This is a female Yellow Warbler,
She weighs half an ounce.
Warblers can fly non-stop from Costa Rica
Where they winter,
Across the Gulf of Mexico to Lousianna,
- Without rest or food -
A fifteen hour flight for warblers,
With a good tail wind.
Wally (not shown) is a Yellow Warbler
Banded nine years ago.
Wally watchers in Canada
Estimate he has logged
Around 45,000 miles in the air.
Once he crosses the Gulf
He will take the Mississippi Flyway
Up through the belly of America
To summer in Minnesota and Michigan,
Or even as far north as the Arctic Circle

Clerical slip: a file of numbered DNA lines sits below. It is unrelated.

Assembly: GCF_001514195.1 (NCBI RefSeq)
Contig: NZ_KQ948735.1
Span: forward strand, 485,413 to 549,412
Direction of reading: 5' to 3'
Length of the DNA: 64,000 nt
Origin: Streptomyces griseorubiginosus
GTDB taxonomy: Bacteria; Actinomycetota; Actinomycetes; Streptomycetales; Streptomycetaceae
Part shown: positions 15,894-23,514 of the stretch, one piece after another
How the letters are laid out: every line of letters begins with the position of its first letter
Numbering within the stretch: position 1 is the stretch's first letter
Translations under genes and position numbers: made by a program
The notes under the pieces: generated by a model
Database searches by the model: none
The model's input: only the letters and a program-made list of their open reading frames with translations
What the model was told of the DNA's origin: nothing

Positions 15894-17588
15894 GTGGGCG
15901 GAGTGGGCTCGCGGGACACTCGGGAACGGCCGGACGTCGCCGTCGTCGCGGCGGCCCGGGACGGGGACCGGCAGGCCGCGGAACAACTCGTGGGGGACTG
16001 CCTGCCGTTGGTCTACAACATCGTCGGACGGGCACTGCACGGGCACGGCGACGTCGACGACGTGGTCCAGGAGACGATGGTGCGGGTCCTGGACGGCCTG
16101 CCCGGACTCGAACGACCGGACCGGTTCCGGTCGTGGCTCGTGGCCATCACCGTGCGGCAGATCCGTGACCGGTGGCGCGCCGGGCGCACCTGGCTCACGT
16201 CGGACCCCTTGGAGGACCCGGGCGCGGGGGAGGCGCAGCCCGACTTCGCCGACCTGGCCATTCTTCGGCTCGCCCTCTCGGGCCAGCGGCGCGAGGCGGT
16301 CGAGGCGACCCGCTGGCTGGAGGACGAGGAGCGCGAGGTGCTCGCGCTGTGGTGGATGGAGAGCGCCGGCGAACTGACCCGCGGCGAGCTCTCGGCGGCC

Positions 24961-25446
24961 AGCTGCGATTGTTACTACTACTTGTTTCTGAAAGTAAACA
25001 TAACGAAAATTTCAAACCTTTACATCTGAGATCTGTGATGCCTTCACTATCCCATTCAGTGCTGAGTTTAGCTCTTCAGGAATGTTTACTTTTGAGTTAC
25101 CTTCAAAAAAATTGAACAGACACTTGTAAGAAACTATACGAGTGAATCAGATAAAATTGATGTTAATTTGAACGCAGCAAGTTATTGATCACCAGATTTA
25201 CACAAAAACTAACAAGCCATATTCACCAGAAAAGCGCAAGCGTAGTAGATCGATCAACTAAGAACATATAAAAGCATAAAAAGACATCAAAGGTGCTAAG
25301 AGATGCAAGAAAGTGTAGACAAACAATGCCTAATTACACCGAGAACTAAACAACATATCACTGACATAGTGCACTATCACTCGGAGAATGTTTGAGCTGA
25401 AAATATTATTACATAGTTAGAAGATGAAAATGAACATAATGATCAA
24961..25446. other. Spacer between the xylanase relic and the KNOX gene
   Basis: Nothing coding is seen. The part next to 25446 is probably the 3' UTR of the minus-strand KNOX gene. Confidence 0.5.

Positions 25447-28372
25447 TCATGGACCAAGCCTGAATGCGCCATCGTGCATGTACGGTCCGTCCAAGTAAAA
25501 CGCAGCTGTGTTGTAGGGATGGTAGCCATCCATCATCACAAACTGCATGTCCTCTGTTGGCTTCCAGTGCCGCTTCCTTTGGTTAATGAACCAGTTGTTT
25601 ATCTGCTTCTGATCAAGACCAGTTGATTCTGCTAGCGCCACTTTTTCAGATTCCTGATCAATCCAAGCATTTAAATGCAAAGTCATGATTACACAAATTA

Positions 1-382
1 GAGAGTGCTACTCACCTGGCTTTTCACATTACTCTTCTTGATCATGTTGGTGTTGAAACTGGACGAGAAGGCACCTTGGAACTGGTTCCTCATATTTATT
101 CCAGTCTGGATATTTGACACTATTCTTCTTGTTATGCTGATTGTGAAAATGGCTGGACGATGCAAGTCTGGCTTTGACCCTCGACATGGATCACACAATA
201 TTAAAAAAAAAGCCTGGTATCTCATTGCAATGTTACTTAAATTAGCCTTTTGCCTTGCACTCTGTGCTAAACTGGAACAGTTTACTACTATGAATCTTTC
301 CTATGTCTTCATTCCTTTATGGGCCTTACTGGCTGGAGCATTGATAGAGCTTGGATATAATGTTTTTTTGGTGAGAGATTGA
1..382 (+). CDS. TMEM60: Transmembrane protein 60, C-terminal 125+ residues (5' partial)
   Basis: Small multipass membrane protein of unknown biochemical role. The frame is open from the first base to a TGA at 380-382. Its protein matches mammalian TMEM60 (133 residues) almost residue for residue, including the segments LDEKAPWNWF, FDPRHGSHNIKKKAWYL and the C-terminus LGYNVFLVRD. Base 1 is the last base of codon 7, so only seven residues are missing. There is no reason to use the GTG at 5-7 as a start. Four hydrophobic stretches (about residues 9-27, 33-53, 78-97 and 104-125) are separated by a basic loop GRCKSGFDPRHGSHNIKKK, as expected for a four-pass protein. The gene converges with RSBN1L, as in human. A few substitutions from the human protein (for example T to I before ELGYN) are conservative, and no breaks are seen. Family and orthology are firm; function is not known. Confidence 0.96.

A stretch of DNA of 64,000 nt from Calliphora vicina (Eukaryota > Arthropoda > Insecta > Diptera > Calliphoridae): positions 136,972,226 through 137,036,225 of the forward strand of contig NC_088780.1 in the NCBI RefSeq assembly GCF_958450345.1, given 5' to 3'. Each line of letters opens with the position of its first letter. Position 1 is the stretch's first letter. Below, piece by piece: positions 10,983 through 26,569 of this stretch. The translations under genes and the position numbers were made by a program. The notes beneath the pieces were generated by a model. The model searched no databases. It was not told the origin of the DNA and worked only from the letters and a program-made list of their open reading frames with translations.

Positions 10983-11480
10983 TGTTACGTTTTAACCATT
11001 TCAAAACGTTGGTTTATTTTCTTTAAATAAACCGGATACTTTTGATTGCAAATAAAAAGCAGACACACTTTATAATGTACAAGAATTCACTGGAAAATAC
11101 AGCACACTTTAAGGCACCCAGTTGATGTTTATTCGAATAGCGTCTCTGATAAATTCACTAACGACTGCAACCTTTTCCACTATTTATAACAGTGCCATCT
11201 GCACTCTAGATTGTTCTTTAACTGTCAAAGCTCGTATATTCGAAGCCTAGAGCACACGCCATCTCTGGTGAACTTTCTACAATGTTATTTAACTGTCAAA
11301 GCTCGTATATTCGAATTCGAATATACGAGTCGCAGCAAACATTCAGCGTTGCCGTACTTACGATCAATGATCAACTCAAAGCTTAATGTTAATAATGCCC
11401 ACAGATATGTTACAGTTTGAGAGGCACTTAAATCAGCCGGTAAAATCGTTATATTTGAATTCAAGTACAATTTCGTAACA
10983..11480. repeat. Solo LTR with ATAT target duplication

In Alaska or Canada.
If he runs into a headwind
Or a storm over the Gulf
He will be driven back
Into the night.
Like all warblers and most all
Small birds of the boreal forests,
When flying over water,
Wally takes flight an hour after sundown.
He uses the stars for navigation
Relying on the earth's magnetic field
To find his way when clouds
Obscure the stars.
No one is 100% positively sure
How Wally can sense
Magnetic north to self correct.
He has a 50-50 chance of survival.
Storms and headwinds
May blow him off course
Or force him
To fly in place
Or be driven back
Into the night
Until every bit of
Body fat and muscle
Is burned up and
Into the sea.
Wally has survived nine seasons
And fathered nine broods
He is one tough little miracle.
By Diana Mercedes Howell(firstname.lastname@example.org)